AMMAN – The Hashemite Kingdom of Jordan announced this month a seven-year-project to revamp the baptism site of Jesus christ located on the east bank of the Jordan River and visited annually by thousands of pilgrims.
The $300 million project aims at creating a touristic village adjacent to “Bethany beyond the Jordan,” the baptism site, set to start in 2023 and go until 2030. It will be a reproduction of how life was almost 2,000 years ago, organizers say.
An area of 1,374 dunams (339.5 acres) has been allocated by the Jordanian government for the Baptism Site Development Zone (BDZ).
A general view of the site.
The site is considered the third holiest in Christianity after the church of the Nativity in Bethlehem and the Holy Sepulchre in Jerusalem. It was designated a World Heritage Site by UNESCO in 2015 following the discovery of an ancient monastery at Al-Maghtas in Jordan.
King Abdullah II of Jordan appointed an international advisory board in recent years to oversee the development of these areas while ensuring the protection of the site. He visited the area earlier this month along with Lebanon's Maronite Patriarch Bechara Boutros Al-Rai ahead of launching the construction work.
Chairman of the project Samir Murad said the aim is to attract around one million Christian pilgrims to celebrate the second millennium of the baptism of Jesus Christ in 2030.
“We want to provide a pilgrimage-touristic village experience aimed at creating an unforgettable experience for anyone visiting the site,” Murad told Al-Monitor.
The project will include the necessary logistics, services and support structure as well as dedicating between 60-70% of the land as a farm development area, he explained.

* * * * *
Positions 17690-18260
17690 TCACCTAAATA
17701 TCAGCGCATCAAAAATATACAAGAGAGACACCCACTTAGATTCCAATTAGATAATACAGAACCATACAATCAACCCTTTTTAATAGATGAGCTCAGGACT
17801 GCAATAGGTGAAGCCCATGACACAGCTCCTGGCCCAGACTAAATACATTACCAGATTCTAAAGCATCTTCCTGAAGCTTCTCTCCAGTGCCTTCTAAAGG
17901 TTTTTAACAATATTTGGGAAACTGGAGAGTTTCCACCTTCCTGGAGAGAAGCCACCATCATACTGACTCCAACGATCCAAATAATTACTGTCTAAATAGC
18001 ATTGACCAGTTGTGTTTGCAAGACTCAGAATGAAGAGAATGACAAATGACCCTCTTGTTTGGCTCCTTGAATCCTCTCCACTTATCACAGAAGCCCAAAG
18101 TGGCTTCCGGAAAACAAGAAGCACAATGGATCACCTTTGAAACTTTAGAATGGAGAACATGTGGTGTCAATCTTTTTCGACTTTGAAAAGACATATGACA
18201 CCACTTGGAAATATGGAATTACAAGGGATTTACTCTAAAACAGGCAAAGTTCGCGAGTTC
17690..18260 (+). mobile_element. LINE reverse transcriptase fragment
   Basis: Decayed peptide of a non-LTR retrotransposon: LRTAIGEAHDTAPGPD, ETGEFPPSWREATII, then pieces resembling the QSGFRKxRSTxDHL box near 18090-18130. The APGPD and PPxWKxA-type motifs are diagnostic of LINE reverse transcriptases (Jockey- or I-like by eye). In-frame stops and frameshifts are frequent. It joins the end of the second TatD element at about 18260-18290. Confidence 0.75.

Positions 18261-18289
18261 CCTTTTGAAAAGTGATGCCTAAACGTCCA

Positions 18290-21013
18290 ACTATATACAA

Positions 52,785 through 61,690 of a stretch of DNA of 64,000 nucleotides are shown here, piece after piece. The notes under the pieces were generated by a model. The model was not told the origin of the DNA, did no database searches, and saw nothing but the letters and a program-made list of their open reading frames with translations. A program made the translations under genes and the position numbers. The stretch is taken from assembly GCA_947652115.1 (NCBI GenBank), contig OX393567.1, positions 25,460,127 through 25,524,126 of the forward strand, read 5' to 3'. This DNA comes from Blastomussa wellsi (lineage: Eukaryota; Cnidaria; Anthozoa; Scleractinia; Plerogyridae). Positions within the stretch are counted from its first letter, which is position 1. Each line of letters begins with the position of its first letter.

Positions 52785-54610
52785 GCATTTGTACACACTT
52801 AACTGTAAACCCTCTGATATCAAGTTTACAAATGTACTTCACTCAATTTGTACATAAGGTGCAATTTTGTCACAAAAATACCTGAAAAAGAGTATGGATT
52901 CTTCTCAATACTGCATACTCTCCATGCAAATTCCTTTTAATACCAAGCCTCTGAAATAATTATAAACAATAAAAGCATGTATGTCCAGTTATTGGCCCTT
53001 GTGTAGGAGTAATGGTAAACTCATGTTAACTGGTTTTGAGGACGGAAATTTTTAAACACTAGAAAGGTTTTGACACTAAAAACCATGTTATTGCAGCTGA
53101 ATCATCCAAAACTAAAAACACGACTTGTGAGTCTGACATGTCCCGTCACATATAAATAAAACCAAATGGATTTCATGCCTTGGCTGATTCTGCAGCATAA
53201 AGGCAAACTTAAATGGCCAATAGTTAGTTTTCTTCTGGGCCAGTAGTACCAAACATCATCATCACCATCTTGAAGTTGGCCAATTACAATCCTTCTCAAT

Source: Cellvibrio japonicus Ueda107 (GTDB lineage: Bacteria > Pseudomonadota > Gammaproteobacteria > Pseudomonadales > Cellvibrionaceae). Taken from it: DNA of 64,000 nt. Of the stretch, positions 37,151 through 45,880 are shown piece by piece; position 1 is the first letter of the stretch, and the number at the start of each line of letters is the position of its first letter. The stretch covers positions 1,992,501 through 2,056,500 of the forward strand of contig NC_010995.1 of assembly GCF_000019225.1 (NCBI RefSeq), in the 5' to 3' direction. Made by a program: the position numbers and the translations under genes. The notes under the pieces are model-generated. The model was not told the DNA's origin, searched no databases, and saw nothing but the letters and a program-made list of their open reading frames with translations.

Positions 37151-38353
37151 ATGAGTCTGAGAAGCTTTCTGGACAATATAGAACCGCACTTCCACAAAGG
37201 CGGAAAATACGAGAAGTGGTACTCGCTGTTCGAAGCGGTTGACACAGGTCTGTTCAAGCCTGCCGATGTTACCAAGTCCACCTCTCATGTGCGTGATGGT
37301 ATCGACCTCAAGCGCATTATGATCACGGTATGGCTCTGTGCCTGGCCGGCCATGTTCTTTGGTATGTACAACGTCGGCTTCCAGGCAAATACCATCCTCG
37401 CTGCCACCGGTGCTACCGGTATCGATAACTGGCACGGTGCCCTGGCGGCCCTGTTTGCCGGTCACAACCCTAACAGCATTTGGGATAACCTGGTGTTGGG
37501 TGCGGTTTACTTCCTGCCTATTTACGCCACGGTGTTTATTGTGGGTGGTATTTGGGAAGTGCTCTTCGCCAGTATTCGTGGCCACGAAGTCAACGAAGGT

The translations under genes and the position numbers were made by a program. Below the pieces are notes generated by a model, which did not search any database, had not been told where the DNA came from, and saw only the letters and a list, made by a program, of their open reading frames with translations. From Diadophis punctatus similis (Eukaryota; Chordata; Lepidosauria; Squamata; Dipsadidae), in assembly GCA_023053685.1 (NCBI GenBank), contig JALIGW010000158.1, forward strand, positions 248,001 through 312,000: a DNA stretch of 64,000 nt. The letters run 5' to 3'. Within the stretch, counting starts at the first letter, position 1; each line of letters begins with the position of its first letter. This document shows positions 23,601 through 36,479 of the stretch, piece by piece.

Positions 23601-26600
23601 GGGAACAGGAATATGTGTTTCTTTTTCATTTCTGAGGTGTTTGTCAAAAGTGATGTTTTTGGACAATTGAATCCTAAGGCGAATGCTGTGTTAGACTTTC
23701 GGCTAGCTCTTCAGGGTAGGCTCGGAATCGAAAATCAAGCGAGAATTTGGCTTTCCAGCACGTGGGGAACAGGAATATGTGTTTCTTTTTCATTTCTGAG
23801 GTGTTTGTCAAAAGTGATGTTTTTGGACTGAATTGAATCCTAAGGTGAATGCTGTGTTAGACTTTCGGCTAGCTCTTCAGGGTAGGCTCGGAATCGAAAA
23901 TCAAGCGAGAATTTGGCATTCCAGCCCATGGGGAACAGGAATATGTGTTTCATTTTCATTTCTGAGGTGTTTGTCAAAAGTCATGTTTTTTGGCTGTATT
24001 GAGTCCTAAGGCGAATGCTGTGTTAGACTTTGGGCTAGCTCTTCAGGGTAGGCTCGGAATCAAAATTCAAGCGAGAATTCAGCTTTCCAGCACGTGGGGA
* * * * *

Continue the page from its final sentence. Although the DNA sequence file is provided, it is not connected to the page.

“We will create botanical gardens that will have a bird sanctuary, a museum and biblical plants that will be distributed to restaurants in the area,” Murad, a former minister of labor, said.
The project will also include a small amphitheater and boutique hotels among other services that are relevant to the experience, he added, but while preserving the ancient appeal of the place.
A rendering of the planned amphitheater.
The idea is to create a technological experience that would take people to the journey of Jesus and Christianity and link it to the holy sites here in Jordan, Murad explained.
“It is a Jordanian historic experience to re-live the past. It is also a project for all humanity and for all of the time,” Murad added.
Advisory board member Bian Tal said the project will allow Jordan to tell its story “with regards to the Christians in this part of the world who are the original Christians.”
“It is our responsibility to preserve their [Christian] heritage and existence since this is a major component of our history and culture,” Tal, who is a communication consultant, told Al-Monitor.
"We need to share the story with the rest of the world because this is where the story of Christianity began," she added.
She said that all churches during that period were built on this side of the River Jordan, and that John the Baptist lived here and was beheaded in the village of Mukawir near the area.
The site is also referenced in the Gospel of John as the place where John the Baptist baptized Jesus.
First church of John the Baptist.
Daoud Kuttab, a publisher of a Christian website for Arabs in Jordan and Palestine and an Al-Monitor columnist, praised the idea of the project but said he hoped for more involvement from the local community.
“They need to widen the circle of building up the [Christian] sites and increase awareness about it in Jordan in local schools and communities, especially that over 100 Christian locations in Jordan are mentioned in the bible,” Kuttab told Al-Monitor.
But for now, the kingdom is working to ensure the funding. Murad said the commission is now purely focused on a global initiative to raise the necessary funds to turn this vision into a reality.
“We urge you to think how you can be a part of this growing community by supporting this noble cause of sharing this holy site with the rest of the world,” he said.